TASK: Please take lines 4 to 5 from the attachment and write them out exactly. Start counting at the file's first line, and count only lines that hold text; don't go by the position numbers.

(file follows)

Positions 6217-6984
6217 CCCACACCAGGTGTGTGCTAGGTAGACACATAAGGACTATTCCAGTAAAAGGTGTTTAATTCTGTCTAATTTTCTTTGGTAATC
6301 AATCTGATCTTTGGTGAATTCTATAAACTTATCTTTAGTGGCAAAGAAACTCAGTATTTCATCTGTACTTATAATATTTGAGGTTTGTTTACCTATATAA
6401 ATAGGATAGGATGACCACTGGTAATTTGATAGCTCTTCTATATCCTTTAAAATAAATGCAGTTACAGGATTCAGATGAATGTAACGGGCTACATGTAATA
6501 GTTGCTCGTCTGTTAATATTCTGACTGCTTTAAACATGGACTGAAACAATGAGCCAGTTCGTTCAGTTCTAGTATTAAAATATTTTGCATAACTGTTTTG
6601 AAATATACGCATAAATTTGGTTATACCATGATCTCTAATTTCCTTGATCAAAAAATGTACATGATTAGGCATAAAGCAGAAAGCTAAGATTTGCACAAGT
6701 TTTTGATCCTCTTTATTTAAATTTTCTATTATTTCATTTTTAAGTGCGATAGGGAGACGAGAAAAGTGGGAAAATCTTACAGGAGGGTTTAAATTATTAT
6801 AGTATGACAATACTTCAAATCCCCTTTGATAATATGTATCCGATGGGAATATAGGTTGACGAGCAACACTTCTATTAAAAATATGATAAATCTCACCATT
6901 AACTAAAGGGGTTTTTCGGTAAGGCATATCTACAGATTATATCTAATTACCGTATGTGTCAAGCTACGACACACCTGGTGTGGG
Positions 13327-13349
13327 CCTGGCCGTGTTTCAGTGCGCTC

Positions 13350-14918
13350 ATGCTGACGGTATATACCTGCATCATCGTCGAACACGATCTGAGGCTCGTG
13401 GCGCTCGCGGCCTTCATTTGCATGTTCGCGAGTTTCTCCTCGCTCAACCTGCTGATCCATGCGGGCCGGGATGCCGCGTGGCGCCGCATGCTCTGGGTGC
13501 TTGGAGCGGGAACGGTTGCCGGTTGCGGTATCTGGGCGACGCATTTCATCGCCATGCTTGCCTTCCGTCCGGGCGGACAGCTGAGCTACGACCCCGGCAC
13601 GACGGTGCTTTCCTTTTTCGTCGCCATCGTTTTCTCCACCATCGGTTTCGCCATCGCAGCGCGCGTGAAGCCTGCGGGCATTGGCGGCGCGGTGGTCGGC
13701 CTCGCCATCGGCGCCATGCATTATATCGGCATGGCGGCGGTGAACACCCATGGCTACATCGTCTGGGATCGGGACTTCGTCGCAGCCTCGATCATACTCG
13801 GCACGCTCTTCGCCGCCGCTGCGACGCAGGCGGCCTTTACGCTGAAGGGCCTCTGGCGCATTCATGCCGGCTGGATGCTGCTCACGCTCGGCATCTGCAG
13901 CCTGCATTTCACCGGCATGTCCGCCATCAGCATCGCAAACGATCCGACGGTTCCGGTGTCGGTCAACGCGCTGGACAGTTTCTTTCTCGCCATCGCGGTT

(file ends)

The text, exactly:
6401 ATAGGATAGGATGACCACTGGTAATTTGATAGCTCTTCTATATCCTTTAAAATAAATGCAGTTACAGGATTCAGATGAATGTAACGGGCTACATGTAATA
6501 GTTGCTCGTCTGTTAATATTCTGACTGCTTTAAACATGGACTGAAACAATGAGCCAGTTCGTTCAGTTCTAGTATTAAAATATTTTGCATAACTGTTTTG